For more information, call 800-468-2433 or email


State looking for groups to help keep Pennsylvania beautiful

The Pennsylvania Department of Transportation (PennDOT) is looking for individuals and groups who want to keep Pennsylvania beautiful by picking up litter along 150,000 acres of state-maintained roadside. PennDOT has a wide variety of beautification programs.

The agency will provide volunteers with safety training, gloves, safety vests, trash bags and, if requested, warning signs to use during litter pick-ups.

Volunteers must be at least 8 years old, and participants under 18 must be accompanied by an adult. Those interested should contact their local PennDOT County Maintenance Office for help in selecting a stretch of state-maintained road or an area to beautify.


Pa. deer population ‘in a pretty good place,’ state official says

The Pennsylvania Game Commission reports hunters harvested an estimated 422,960 white-tailed deer during the 2022-2023 hunting season with 164,190 bucks and 258,770 antlerless deer taken. These numbers represent a 12% increase over the previous year’s estimated take.

“The long-term buck harvest trend indicates Pennsylvania’s deer population is in a pretty good place right now,” says David Stainbrook, Game Commission Deer and Elk Section supervisor. “We see generally stable population trends in most of the state, near goal levels, and we are seeing more older bucks available for harvest. For five years running, about one of every four Pennsylvania hunters has tagged a buck, with two of every three bucks harvested being 2.5 years old or older.”

The regular firearms deer season accounted for the largest part of the 2022-2023 deer harvest, as is typical in most years. Firearms hunters took 251,520 deer, while bowhunters accounted for just over one-third of the total deer harvest with 145,640 whitetails. The muzzleloader harvest was 25,790.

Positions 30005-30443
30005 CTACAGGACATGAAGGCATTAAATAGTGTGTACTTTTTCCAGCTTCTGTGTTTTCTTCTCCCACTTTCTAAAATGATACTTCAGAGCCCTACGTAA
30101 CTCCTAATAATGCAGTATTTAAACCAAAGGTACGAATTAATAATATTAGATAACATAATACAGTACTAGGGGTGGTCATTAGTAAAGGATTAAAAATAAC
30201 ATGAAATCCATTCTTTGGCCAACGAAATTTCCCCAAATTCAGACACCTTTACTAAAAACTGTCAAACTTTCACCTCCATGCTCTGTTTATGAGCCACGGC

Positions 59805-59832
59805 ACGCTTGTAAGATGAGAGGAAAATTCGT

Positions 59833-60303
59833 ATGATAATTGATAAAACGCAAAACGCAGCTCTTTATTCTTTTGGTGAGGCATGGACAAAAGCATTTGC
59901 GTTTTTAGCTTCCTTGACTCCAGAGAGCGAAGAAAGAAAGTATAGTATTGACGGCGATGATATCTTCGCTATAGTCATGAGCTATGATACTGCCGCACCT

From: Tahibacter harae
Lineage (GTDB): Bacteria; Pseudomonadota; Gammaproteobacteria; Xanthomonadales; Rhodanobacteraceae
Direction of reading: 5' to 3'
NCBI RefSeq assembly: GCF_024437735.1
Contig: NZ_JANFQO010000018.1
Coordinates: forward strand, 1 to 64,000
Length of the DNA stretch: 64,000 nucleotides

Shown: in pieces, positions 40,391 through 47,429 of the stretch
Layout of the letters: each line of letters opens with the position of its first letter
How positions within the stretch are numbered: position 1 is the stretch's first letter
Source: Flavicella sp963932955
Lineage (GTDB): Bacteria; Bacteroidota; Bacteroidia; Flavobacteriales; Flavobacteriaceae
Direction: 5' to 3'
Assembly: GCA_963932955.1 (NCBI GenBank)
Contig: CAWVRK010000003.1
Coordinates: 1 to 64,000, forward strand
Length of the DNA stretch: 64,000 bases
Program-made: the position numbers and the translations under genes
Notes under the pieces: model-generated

Fish-for-Free Days set in May, July

Two annual Fish-for-Free Days are coming up Sunday, May 28, and Tuesday, July 4, in Pennsylvania. On those days, anyone – resident or non-resident – can fish without purchasing a fishing license. All other fishing regulations, however, still apply.

Crayola giving away 1 million free crayons

Crayola is giving away 1 million free crayons at its Crayon Experience locations, one of which is in Easton, Pa.

Registration, which ends May 31, is required. Each household is limited to two boxes and sign-up is on a first-come, first-served basis. Crayons will be given away while supplies last. For more information, visit



Ten years ago, two of the major reasons why electric cooperatives enjoy some of the lowest generation rates in the Mid-Atlantic region — and still do — were celebrating milestones. The Susquehanna Steam Electric Station nuclear plant was marking its 30th year of coming online, while the Raystown Hydroelectric Plant was marking its 25th year of commercial operations.


May 2013 cover


Also in this issue


The Seeds of Support

Help Available for Farmers Battling Depression

Creating Apps for Apples

Find out how a Penn Lines classified ad changed a few lives

Read the full issue

May 2023 Cover

Read past issues

50th Anniversary Penn Lines magazine cover